Vaping Sin Tax Proposals Receive Mixed Responses
Vaping has become incredibly popular over recent years and health professionals and even government groups encouraging smokers to move over from smoking to vaping. Recent headlines however are less positive as it seems that some MPs wish to instigate a tax on vaping.
This so-called “sin-tax” will, in theory, raise 20 million pounds a year which Conservative ministers have agreed to plough into the NHS. This is part of 20 billion pound pledge to help deal with the NHS funding shortfall. Is the sin tax the way to go? Few think that it is.
You can’t deny that the NHS requires more money. It is important however to not try and solve one health problem by causing another. By increasing the prices on vaping (more on this below) you are potentially making vaping a less inviting proposition. This means that fewer people will choose to switch over, which in turn will cost the NHS more in the long run in terms of treating smoking-related illnesses and paying for smoking-related admissions.
Could The Sin Tax Work
While all vapers are different it is expected than on average a vaper might spend approximately £275 per year on e
liquids. The expected tax would be at 5% tax and this would could the individual vaper around £14 extra a year. In the grand scheme of things it may seem that this relatively small raise is worthwhile in terms of funding the NHS however there is a trade off and there are mixed feelings about the plan.
Tax Revenue From Smoking
Smoking raises a significant amount of money for the government with 82% of the price paid for a packet of cigarettes being tax. In addition to this smoking-related import tax and more helps to fill the coffers. This makes sense to many; smoking related issues costs the NHS billions every year and so the more money from tobacco sales that goes back into the NHS, the better. In addition to this there is the hope that the inflated and ever-increasing smoking tax will deter smokers from smoking, encouraging them to quit outright or switch over to vaping.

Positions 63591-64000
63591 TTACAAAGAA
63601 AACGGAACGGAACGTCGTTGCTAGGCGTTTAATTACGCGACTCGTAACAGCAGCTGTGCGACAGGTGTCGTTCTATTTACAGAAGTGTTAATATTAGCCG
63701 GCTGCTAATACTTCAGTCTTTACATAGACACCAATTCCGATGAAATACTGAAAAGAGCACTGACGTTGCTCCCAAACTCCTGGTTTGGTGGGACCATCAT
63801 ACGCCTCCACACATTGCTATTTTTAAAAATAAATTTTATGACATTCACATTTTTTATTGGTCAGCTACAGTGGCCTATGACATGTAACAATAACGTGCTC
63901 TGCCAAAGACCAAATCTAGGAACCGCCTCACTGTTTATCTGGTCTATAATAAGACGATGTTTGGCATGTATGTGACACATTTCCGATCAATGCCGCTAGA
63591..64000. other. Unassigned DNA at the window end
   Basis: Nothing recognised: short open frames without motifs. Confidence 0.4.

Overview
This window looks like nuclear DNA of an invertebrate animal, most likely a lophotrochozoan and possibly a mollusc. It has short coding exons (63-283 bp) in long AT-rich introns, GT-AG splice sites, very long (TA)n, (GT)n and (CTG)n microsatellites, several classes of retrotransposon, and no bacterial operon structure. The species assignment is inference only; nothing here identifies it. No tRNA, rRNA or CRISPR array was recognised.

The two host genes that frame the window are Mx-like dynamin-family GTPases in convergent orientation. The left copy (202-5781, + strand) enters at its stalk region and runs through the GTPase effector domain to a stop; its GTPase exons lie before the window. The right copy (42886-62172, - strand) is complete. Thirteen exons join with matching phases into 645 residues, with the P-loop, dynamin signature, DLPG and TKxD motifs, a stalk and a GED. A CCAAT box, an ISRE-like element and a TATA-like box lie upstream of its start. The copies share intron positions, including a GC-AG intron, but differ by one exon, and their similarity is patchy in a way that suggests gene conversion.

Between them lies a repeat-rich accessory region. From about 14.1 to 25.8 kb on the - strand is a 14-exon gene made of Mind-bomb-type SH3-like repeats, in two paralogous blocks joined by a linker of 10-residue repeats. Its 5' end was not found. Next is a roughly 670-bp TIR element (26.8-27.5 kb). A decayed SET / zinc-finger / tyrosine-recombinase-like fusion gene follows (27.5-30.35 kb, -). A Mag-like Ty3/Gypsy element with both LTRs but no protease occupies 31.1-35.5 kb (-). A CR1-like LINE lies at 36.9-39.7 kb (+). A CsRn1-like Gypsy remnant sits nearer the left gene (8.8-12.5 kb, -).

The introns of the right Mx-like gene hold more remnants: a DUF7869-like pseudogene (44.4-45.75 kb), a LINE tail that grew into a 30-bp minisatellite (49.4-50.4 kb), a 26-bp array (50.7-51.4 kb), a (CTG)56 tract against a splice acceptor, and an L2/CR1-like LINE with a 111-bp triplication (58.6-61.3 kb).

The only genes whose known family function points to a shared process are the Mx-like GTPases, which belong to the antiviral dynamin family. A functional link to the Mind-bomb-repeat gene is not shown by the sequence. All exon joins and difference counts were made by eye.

The Difference Between Vaping and Smoking
While no-one begrudges extra funds being made available for the NHS there is an important issue here that needs to be addressed. Vaping and smoking are not alike and treating vaping and taxing vaping the same as smoking is wrong.
Public Health England, the government public health organisation who implemented the Go Smoke Free legislation of 2007 released a review earlier this year publicly advocating for the use of e cigarettes instead of tobacco cigarettes. PHE want to normalise the use of e cigs as they are, they state, at least 95% less harmful than tobacco cigarettes. This Sin Tax proposal has therefore caused significant waves as many health charities, organisations and professionals have backed PHE and their pro-vaping findings.
It seems ridiculous that while PHE are telling people that vaping is a much wiser choice that Conservatives are trying to tax it. This provides a very mixed message when there are proposals on the table which aim to make it legal for e cigarettes to be included as medical devices in order to be allowed to be given out via prescription by GPs.
The differences between smoking and vaping are significant and yet taxing vaping and calling it a sin tax is not the pro-health, pro-vaping message that PHE and many others are sharing.
The Conservatives have pledged an extra £20billion to the NHS and they plan to raise some of this revenue by taxing vaping. While this will only raise the average vaper’s spend on e liquid by approximately £14 a year, the presumption when taxing vaping is that vaping is, like smoking, unhealthy and to be avoided.
This tax, which someone decided would be wise to call a sin tax, is almost pro-smoking if it proactively makes vaping unattractive and encourages people to instead continue smoking, which in turn costs the NHS more money.
This is an issue that the vaping community and the health community will be monitoring closely.